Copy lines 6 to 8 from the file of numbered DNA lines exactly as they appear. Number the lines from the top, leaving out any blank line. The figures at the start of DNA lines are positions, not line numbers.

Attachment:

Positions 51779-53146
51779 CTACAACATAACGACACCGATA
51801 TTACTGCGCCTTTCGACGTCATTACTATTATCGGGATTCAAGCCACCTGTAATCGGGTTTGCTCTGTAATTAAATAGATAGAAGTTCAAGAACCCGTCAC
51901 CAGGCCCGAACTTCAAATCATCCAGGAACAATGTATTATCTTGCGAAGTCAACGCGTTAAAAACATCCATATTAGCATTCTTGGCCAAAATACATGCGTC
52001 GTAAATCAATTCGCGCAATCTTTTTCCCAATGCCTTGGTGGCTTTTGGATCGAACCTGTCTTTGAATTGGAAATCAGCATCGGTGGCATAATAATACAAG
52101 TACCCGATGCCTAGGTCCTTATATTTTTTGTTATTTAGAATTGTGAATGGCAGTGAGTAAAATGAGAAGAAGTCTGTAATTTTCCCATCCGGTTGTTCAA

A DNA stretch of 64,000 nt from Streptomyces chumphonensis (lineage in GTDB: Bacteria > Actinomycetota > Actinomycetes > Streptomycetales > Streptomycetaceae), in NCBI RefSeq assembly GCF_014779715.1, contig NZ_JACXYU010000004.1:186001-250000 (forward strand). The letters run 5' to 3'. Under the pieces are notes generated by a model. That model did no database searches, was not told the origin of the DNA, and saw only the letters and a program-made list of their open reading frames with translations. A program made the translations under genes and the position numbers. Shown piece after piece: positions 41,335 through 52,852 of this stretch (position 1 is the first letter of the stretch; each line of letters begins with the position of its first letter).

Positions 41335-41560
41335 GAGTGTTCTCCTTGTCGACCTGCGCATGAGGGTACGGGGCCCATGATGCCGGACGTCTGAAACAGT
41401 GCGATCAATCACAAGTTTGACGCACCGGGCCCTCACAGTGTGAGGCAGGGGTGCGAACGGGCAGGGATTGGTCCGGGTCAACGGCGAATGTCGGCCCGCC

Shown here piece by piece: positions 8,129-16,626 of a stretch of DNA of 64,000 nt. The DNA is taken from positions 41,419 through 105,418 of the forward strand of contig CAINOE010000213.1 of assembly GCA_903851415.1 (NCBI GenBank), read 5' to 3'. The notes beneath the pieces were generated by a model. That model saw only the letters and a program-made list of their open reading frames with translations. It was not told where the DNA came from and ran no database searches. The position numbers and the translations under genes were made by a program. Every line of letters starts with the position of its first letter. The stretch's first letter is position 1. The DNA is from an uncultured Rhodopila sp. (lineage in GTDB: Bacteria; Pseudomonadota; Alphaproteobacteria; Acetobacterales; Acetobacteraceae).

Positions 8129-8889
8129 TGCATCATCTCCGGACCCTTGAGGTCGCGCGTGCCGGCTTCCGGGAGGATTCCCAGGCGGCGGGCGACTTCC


52101 TACCCGATGCCTAGGTCCTTATATTTTTTGTTATTTAGAATTGTGAATGGCAGTGAGTAAAATGAGAAGAAGTCTGTAATTTTCCCATCCGGTTGTTCAA

A DNA stretch of 64,000 nt from Streptomyces chumphonensis (lineage in GTDB: Bacteria > Actinomycetota > Actinomycetes > Streptomycetales > Streptomycetaceae), in NCBI RefSeq assembly GCF_014779715.1, contig NZ_JACXYU010000004.1:186001-250000 (forward strand). The letters run 5' to 3'. Under the pieces are notes generated by a model. That model did no database searches, was not told the origin of the DNA, and saw only the letters and a program-made list of their open reading frames with translations. A program made the translations under genes and the position numbers. Shown piece after piece: positions 41,335 through 52,852 of this stretch (position 1 is the first letter of the stretch; each line of letters begins with the position of its first letter).

Positions 41335-41560